Strathprints Home | Open Access | Browse | Search | User area | Copyright | Help | Library Home | SUPrimo

Oral history, subjectivity, and environmental reality: occupational health histories in twentieth-century scotland

Johnston, R. and McIvor, A.J. (2004) Oral history, subjectivity, and environmental reality: occupational health histories in twentieth-century scotland. In: OSIRIS:Landscapes of Exposure: Knowledge and Illness in Modern Environments. Osiris, 2nd Series, 19 . JSTOR, United States, pp. 234-249. ISBN 0–226–53251–8

Full text not available in this repository. (Request a copy from the Strathclyde author)

Abstract

This essay uses oral histories of dust disease in twentieth-century Scotland to illustrate the ways in which such history can illuminate how the working environment and work cultures affect workers' bodies and how workers come to terms with the ill-health caused by their employment. It emphasizes the agency of the interpreter but argues further that oral histories of dust disease in twentieth-century Scotland are simultaneously influenced by, and evidence for, material conditions. The essay explores the notion that the bodies, not just the voices of interviewees, are material testament to health-corroding work practices, cultures, and habitat. The focus is the problems caused by the inhalation of coal and asbestos dust.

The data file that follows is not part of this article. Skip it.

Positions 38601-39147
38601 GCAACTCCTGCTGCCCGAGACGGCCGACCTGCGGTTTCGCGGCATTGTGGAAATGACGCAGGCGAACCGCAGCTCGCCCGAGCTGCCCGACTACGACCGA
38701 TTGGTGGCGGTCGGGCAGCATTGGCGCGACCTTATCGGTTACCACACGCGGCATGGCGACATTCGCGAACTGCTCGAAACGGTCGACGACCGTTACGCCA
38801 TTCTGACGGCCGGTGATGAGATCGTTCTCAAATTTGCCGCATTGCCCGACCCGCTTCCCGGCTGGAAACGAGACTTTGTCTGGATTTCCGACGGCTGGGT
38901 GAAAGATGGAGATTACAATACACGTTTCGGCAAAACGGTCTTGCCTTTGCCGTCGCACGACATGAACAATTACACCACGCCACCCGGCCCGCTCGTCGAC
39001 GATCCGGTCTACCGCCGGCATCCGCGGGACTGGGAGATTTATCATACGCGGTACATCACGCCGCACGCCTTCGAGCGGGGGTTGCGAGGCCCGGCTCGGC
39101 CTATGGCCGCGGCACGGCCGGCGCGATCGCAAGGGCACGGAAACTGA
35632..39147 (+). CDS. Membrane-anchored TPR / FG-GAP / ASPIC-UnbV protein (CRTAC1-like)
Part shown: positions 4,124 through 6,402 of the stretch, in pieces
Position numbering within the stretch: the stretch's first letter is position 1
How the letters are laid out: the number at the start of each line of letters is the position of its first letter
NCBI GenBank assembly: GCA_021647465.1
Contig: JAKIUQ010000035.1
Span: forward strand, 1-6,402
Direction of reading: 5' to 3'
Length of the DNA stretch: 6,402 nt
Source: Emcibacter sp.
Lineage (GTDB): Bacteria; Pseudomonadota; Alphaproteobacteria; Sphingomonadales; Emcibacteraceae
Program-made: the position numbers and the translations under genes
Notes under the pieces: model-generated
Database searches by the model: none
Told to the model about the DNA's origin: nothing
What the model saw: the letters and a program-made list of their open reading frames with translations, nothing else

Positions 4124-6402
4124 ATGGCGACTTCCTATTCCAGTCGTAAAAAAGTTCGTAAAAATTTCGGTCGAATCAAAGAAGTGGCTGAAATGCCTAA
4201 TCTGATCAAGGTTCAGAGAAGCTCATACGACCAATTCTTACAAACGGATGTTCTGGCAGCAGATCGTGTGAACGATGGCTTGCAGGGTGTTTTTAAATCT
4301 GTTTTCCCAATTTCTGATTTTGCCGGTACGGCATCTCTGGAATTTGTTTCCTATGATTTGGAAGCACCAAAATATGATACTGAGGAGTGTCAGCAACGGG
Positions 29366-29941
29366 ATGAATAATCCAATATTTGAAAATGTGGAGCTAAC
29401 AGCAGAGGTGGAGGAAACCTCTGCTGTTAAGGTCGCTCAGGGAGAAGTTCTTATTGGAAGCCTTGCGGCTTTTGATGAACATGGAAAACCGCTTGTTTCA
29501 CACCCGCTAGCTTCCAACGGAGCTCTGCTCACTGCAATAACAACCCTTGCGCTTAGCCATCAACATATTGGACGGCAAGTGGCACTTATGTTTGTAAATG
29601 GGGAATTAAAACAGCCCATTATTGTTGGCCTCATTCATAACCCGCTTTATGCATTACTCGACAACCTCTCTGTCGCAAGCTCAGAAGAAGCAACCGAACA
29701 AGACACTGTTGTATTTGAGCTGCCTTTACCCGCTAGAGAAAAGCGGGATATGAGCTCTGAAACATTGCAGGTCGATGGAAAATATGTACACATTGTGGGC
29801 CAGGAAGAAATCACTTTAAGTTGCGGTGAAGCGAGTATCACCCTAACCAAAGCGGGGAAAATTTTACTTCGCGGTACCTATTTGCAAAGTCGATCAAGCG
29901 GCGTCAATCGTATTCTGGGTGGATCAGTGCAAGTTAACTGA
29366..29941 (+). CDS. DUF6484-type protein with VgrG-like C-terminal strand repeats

Item type: Book Section
ID code: 18227
Keywords: oral history, health history, environmental, 20th century, Scotland, Great Britain, History (General)
Subjects: History General and Old World > Great Britain
History General and Old World > History (General)
Department: Faculty of Engineering > Mechanical and Aerospace Engineering
Faculty of Humanities and Social Sciences (HaSS) > School of Humanities > History
Related URLs:
Depositing user: Strathprints Administrator
Date Deposited: 09 Apr 2010 16:37
Last modified: 04 Oct 2012 16:20
URI: http://strathprints.strath.ac.uk/id/eprint/18227

Actions (login required)

View Item